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Old 11-25-2012, 10:05 PM   #113
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Originally Posted by desertranger View Post
I love some of the user names here.

In response to your curiosity. I was a Tribal-ranger for the Agua Caliente Band of Chauilla <kah-we-yah> Indians in Plam Springs CA. If any of you have ever been there I was also a lead guide for Desert Adventures and a senior guide for Oars. Also had my own company in the hi-desert for many years and wrote a regular column on the desert for Sunrunner Magazine for 10 years.


As for why a 4x4? You don't need a reason to buy one. You want it? Buy it? You don't need to justify what you do except perhaps to your significant other. Like they say on TV, "You want it? Go for it."


Good stuff, Ranger. You sound like the real deal. Fortunately, we've never needed to be towed out. That's because I carry a shovel and teenage sons to dig! Sure enough, there are plenty of folks who think their "all wheel drive" Explorer, Lexus, whatever, is invincible. Thanks for trying to educate. The desert is a beautiful, uniquely "western" treasure of this country. If you haven't been there, you just can't get it. But as the Ranger indicates: BE PREPARED...
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Old 11-25-2012, 10:42 PM   #114
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Wow the desert sounds like a Midwestern blizzard or a west coast earthquake a east coast hurricane. As I stated earlier common sense and you don't need 4 wheel drive. Blizzard stay home earthquake well plan. Hurricane plan move to safety. Desert if its that life threatening stay out.
Some people use extremes sports etc. most folk aren't looking for that. I'm looking forward to 55 mph see this big beautiful country. Meet folks visit learn respect each other and Mother Nature.
Enjoy life be careful.
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Old 11-26-2012, 07:24 AM   #115
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Interesting 115 posts and so far no one has mentioned the need to air your tires down when traveling in sand. I watch folks at the dunes all the time stuck because they thought their 4x4 could get them anywhere as-is. Even though there is a sign at the entrance recommending to air your tires down to no more than 16 psi. With my oversize tires, I usually air down to 8 psi. Those last few pounds can make a real difference.

And interesting that this morphed to an ad for Viagra. I guess I would like to think that the guy's 4x4 was only a 4x2 due to one of about a dozen reasons your front wheel drive is busted.
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Old 11-26-2012, 09:11 AM   #116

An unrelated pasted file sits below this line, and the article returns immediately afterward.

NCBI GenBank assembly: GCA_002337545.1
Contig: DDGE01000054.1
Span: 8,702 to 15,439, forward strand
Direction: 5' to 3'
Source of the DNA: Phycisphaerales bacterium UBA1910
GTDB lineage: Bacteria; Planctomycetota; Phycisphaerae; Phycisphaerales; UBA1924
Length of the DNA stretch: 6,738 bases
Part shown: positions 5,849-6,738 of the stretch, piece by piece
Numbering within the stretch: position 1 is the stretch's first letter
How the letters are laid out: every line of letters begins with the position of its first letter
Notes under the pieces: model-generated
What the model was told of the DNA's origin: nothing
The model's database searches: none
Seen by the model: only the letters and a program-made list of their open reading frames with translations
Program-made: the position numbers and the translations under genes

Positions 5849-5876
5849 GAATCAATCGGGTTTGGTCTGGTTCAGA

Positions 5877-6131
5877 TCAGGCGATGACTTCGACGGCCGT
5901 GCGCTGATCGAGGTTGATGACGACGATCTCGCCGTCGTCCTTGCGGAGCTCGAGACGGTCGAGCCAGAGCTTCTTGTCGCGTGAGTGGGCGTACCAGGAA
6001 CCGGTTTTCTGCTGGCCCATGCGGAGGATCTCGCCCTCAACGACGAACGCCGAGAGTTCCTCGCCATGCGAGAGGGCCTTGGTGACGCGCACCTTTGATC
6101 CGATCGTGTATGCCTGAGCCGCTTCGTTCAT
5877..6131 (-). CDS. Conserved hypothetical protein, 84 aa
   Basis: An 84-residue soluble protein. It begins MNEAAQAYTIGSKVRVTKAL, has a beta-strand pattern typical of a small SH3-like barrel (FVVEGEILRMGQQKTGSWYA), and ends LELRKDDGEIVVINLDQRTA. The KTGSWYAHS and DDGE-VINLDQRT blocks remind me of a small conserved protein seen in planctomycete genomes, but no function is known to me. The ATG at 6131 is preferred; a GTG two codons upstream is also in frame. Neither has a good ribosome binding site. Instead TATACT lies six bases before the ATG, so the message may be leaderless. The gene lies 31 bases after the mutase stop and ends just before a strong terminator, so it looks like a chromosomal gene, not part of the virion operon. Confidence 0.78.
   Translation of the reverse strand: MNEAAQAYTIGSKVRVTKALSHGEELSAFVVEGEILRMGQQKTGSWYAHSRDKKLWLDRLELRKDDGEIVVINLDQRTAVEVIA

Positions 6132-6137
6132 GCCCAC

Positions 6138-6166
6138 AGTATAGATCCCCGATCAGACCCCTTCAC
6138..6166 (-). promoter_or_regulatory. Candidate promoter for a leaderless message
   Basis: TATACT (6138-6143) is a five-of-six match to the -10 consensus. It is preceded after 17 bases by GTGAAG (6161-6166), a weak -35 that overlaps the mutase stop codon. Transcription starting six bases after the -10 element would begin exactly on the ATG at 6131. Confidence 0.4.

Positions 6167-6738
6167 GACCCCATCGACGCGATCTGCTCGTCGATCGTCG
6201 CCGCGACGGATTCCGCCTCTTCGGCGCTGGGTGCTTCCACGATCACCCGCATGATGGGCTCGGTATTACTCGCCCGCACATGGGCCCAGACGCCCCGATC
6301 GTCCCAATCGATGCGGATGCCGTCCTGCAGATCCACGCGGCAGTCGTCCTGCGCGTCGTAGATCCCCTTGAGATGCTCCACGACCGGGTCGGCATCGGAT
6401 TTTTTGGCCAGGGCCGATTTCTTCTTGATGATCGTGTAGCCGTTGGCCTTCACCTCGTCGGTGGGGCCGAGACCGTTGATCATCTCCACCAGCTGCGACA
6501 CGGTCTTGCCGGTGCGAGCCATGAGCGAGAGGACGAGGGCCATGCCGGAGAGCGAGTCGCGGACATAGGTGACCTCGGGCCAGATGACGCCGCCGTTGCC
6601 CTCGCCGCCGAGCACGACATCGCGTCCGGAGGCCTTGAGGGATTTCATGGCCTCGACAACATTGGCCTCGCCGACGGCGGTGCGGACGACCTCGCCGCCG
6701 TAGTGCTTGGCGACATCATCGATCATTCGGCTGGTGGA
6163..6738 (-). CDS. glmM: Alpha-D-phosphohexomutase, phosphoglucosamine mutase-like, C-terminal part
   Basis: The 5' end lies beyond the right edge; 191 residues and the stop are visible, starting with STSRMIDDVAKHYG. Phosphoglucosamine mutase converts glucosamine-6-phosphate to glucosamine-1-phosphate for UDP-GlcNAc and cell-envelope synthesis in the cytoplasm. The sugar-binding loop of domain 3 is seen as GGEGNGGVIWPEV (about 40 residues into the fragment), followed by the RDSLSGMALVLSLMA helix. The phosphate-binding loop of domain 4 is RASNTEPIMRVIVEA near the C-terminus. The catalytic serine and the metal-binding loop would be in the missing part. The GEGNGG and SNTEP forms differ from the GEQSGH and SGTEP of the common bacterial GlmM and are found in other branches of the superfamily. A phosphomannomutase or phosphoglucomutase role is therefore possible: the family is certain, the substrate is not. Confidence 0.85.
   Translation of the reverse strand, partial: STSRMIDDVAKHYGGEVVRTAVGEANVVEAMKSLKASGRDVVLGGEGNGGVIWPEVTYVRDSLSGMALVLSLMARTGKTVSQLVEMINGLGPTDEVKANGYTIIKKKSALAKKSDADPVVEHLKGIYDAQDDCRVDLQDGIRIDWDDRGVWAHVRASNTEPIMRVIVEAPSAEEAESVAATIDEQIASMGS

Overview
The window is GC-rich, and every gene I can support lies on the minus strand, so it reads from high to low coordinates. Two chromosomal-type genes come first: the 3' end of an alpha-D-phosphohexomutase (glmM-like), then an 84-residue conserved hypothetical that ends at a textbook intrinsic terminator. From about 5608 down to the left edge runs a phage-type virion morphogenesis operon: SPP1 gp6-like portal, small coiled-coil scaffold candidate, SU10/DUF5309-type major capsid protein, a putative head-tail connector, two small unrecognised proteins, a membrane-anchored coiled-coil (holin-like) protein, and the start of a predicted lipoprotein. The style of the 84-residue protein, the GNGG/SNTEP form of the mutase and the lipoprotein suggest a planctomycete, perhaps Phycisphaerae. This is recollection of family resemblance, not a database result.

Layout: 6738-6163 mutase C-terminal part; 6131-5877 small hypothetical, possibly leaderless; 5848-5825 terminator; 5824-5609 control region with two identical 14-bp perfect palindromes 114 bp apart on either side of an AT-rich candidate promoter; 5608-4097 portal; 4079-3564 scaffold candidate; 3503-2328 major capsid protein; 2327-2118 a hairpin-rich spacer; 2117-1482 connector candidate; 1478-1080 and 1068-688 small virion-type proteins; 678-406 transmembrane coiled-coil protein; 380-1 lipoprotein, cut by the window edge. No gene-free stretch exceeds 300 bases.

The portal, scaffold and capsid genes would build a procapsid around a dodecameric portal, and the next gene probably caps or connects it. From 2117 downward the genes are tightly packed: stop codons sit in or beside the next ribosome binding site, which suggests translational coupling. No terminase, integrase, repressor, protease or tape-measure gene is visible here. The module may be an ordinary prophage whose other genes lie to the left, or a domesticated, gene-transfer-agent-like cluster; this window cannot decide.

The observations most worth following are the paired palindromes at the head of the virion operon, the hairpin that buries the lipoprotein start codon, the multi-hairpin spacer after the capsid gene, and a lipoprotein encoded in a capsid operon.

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I predict this thread will go on forever until closed by the mods

just like gas versus diesel
regular versus premium,
or the "which oil is best"....
etc... etc...

and I'll bump it....

lost a drive shaft once, and was able to creep home with just front wheels pulling and the drive shaft held up by bailing wire !!!
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Old 11-27-2012, 08:55 AM   #117
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Interesting 115 posts and so far no one has mentioned the need to air your tires down when traveling in sand. I watch folks at the dunes all the time stuck because they thought their 4x4 could get them anywhere as-is. Even though there is a sign at the entrance recommending to air your tires down to no more than 16 psi. With my oversize tires, I usually air down to 8 psi. Those last few pounds can make a real difference.

And interesting that this morphed to an ad for Viagra. I guess I would like to think that the guy's 4x4 was only a 4x2 due to one of about a dozen reasons your front wheel drive is busted.

Because CJ we've been talking about buying a 4x4, not how to drive a 4x4.


Airing down tires, carrying the proper tools like ropes, shovels, axes, hi-lift and other implements of destruction and self rescue along with teenagers to use them are all in the book.

Tell ye what. I'm on the road today but I'll start a thread one playing in the desert when I get home tonight. Then we can post 115 messages on the trials and tribulations of playing in the desert. Tell ya some interesting and true stories as well.
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Old 11-28-2012, 03:00 PM   #118
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When I looked at used trucks last year all the regular cab trucks were for sale from car dealers and not private parties. I can guarantee you that they were all work trucks that were very heavily used, roughly driven, and not likely to have been properly maintained. I would not trust one of these trucks for extended use out of town and on the open road.

When a car gets stuck while at the beach or up in the mountains it is no where near as big a deal as when you have a truck that has a trailer in tow. Good luck getting a tow truck in position and being able to winch the truck and the trailer to solid ground.

Backing up is also often less preferable to continuing forward and with 4WD this is likely to be a more viable option. On dirt roads 4WD and Low Range can make for a much more pleasurable ride for you and your passengers and do less damage to the trailer and its contents. I was on the worst washboard roads I have ever experience in October in Nevada and it was from the hunters pulling up their large trailers with their 2WD trucks. The ridges were 4" high.